KINNICK II. UNION INS.
M)NNICK 11. UNION
(Ctrc1tft CouTt, W. D. Michigan, 8. D. November 26,1880.)
REMOVAL OJ' CAUSES-LoOAL PRJlJUDIOE-REPEAL OJ!' STATUTE.
Rev. St. U. S. § 639, subel. 8, providing for the removal of suits between ott!zens of different states from state to federal courts, on the flling of an affidavit in the state court stating that affiant "has reason to believe, and does believe, that, from prejudice or local influence, he will not be able to obtain justice in such state court, "is repealed by the. removal act of March 8, Ib87, which repeals all ing laws, and section 2 of which p_'ovides for a removal of such causes into the federal circuit court by defendant, "when it shall be made to appear to said circuit court that, from prejudice or local influence, he will not be able to obtain justice in such state court, " etc. An aftldavit, flIed in the federal circuit court, stating that affiant "has reason to believe, and does believe, " that· defendant will not be able to obtain justice in the state court, is not sufficient evidence of that fact to warrant a removal under the later statute. 1
At Law. On motion to remand to state court. Rev. St. U. S. § 639, subd. 3, provides for the removal of suits between citizens of different states from state to federal courts, on the filing of an affidavit in the state court stating that affiant "has reason to believe, arid' does believe, that, from or local influence, he Rot be able to obtain justice in such state court." Act March 3, 1887, § 2, cl. 4, provides for a removal qf such causes into the federal circuit court, by defendant, "when it shall be made to appear to said circuit court that from prejudice or local influence he will not be able to obtain . justice in such state court," etc. Chaddock « Sullivan, for plaintiff. Norris «NorriB, for defendant. SEVERENS, J. This is an action at law, heretofore pending in thecircuit court of the state for the county of Muskegon; being a consolidation of two causes in that court, in which suits were brought upon two policies of insurance. An application was made to this court by the defendant, after issue joined, but before trial, for an order of removal from the of prejudice and local instate court into this court, upon the fluence. The petition of the defendant and supporting affidavit set forth the pendency of the suit, and the affidavit, which was made by a special agent of the company, alleged that the affiant had good reason to believe, and did believe, that, from prejudice and local influence, the defendant would not be able to obtain justice in the state courts. It was not shown by the petition or affidavit what sum was in controversy, but it appears from the transcript filed in this court that it was about 8500. The order for removal was made by me':' upon the supposed authority of Whelanv. Railroad Co., 35 Fed. Rep. 849. A motion to remand to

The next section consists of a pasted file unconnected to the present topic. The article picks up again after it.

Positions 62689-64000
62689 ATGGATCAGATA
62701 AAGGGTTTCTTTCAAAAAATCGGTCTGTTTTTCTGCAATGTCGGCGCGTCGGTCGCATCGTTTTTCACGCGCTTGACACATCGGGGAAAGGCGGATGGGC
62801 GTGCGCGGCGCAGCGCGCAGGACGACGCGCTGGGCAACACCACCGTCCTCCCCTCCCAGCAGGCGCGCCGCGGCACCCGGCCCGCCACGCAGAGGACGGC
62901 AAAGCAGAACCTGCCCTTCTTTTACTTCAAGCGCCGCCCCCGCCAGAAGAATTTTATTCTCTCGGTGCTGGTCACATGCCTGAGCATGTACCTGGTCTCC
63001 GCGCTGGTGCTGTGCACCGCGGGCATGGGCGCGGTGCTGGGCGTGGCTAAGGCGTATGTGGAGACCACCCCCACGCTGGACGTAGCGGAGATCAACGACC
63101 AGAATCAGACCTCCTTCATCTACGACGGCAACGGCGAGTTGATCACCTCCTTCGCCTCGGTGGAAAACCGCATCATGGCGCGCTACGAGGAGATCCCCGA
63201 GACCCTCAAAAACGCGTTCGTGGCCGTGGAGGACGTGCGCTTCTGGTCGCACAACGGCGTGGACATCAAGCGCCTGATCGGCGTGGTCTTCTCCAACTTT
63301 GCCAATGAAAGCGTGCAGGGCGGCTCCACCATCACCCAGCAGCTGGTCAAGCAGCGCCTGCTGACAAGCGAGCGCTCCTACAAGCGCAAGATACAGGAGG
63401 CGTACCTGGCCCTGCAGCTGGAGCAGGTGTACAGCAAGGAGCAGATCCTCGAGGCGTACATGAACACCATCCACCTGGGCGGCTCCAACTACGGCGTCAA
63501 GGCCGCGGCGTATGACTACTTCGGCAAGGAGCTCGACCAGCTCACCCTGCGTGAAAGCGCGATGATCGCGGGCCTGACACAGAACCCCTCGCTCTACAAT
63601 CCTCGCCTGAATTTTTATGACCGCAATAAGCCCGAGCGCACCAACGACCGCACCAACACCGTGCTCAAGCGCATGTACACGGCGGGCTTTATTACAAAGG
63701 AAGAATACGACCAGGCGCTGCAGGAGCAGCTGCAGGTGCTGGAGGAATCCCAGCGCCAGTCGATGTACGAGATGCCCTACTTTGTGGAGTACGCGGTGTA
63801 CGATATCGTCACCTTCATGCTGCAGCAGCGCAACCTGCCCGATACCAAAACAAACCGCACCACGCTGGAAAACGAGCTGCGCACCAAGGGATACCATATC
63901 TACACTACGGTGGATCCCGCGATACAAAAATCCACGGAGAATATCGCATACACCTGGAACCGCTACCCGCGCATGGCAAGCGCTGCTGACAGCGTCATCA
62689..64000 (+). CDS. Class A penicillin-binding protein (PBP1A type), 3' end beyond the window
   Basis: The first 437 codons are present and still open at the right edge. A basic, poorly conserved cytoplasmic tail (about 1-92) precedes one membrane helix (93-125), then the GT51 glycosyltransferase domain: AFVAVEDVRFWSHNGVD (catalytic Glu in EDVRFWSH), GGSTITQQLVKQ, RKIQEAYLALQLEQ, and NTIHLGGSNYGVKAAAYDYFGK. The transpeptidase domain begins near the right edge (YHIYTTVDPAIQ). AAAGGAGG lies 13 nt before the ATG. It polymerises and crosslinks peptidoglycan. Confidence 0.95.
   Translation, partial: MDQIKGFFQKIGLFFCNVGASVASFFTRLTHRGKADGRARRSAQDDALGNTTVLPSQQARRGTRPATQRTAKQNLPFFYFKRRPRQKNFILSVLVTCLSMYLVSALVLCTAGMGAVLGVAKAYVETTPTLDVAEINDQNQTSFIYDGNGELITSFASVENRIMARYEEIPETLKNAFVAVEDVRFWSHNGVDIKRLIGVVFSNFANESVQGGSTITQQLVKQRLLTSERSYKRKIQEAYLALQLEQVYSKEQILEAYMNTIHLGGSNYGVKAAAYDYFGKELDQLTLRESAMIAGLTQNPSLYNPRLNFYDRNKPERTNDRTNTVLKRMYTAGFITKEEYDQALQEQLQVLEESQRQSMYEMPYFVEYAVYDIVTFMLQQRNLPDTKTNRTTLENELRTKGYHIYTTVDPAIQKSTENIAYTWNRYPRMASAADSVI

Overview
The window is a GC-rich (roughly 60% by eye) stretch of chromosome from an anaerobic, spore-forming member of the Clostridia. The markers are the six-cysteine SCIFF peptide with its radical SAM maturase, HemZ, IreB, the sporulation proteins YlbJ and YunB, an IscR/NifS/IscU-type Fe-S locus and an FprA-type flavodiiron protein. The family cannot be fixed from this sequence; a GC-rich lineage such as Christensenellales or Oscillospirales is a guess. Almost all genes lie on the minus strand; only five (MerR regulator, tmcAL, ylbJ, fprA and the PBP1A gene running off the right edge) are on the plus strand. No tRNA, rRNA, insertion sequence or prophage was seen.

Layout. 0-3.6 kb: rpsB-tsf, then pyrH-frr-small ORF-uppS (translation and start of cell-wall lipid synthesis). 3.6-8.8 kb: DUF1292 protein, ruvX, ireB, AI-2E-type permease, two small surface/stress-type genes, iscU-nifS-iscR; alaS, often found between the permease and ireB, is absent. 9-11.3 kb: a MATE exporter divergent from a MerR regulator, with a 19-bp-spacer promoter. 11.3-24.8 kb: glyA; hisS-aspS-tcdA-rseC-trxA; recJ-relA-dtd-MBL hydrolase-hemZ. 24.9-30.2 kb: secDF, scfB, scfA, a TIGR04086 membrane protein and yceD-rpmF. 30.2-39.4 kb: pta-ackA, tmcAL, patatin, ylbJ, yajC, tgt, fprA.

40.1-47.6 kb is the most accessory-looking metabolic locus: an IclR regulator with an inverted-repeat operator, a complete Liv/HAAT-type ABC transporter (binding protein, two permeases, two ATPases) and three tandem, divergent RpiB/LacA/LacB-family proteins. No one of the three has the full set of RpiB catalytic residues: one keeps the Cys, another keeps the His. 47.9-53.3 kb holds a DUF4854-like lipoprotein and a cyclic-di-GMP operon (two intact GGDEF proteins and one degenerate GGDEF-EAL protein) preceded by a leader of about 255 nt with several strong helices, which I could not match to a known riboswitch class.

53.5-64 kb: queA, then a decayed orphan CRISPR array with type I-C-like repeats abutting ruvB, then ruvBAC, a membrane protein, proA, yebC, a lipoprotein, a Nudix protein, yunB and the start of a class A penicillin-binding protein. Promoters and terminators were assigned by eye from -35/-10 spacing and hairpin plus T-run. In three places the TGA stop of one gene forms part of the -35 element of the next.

1 For a disoussion of how prejudice or local influence may be "made to appear" under the act of 1887, see Co., 35 Fed. Rep. 625, and SoutJ}wortb v. Reld, 86 Fed. Rep. 451, HuskinS v,. Rallway 117 Fed. Rep. 504, Denmson V. Brown, 38 Fed. Rep: 535 ; Amy v. MannlUg, Ill. 586,l:l'jlS; Goldworthy v. Railway ··.1d. 769; Hakes V. Burns, 40 Fed. Rep. 83. ·Not reported.